Our Cluster of Excellence proposal “PhenoRob – Robotics and Phenotyping for Sustainable Crop Production” has been accepted today.
One of the greatest challenges for humanity is to produce sufficient food, feed, fiber, and fuel for an ever-growing world population while simultaneously reducing the environmental footprint of agricultural production. x arable land is limited, and the input of agro-chemicals needs to be reduced to curb environmental pollution and halt the decline in biodiversity. Climate change poses additional constraints on crop farming. Achieving sustainable crop production with limited resources is, thus, a task of immense proportions.
Our main hypothesis is that a major shift toward sustainable crop production can be achieved via two approaches: (1) multi-scale monitoring of plants and their environment using autonomous robots with automated and individualized intervention and big data analytics combined with machine learning to improve our understanding of the relation between input and output parameters of crop production, and (2) assessing, modeling, and optimizing the implications of the developed technical innovations in a systemic manner.
To realize our vision, we will take a technology-driven approach to address the challenging scientific objectives. We foresee novel ways of growing crops and managing fields, and aim at reducing the environmental footprint of crop production, maintaining the quality of soil and arable land, and analyzing the best routes to improve the adoption of technology.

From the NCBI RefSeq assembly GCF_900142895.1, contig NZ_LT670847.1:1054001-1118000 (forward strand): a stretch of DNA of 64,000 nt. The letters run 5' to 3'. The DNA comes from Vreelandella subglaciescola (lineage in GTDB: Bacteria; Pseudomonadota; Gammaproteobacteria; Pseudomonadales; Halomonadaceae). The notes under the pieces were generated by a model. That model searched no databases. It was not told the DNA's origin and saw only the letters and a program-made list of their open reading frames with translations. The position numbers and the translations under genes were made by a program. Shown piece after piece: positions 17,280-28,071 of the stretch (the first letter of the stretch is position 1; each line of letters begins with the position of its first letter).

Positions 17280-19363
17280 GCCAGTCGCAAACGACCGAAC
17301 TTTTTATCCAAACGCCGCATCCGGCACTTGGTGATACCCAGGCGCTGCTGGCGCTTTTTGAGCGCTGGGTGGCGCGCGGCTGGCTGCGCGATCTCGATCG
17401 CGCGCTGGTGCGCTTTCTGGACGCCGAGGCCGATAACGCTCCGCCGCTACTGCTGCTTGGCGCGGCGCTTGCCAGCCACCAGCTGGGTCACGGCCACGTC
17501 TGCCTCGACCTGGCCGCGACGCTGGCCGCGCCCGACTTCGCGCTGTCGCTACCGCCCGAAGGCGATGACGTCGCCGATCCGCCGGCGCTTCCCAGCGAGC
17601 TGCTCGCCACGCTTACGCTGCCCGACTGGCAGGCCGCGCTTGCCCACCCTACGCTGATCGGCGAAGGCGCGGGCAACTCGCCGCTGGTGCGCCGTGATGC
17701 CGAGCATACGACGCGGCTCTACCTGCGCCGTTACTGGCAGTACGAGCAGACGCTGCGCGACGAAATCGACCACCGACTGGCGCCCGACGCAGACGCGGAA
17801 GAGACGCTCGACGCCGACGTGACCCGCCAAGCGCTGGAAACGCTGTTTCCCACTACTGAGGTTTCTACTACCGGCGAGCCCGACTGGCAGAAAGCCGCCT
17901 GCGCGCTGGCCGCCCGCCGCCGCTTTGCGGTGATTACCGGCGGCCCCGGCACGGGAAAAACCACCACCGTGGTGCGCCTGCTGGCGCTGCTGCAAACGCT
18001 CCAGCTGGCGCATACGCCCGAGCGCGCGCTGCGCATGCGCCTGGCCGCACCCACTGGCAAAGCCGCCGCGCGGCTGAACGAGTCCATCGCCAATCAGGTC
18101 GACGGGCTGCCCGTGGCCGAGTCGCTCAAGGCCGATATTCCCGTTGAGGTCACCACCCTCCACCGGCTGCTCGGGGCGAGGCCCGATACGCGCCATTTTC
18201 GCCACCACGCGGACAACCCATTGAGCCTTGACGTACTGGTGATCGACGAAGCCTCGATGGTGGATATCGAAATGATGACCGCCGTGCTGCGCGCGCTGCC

The novel approach of PhenoRob is characterized by the integration of robotics, digitalization, and machine learning on one hand, and modern phenotyping, modeling, and crop production on the other. First, we will systematically monitor all essential aspects of crop production using sensor networks as well as ground and aerial robots. This is expected to provide detailed spatially and temporally aligned information at the level of individual plants, nutrient and disease status, soil information as well as ecosystem parameters, such as vegetation diversity. This will enable a more targeted management of inputs (genetic resources, crop protection, fertilization) for optimizing outputs (yield, growth, environmental impact). Second, we will develop novel technologies to enable real-time control of weeds and selective spraying and fertilization of individual plants in field stands. This will help reduce the environmental footprint by reducing chemical input. Third, machine learning applied to crop data will improve our understanding and modeling of plant growth and resource efficiencies and will further assist in the identification of correlations. Furthermore, we will develop integrated multi-scale models for the soil-crop-atmosphere system. These technologies and the gained knowledge will change crop production on all levels. Fourth, in addition to the impact on management decisions at the farm level, we will investigate the requirements for technology adoption as well as socioeconomic and environmental impact of the innovations resulting from upscaling.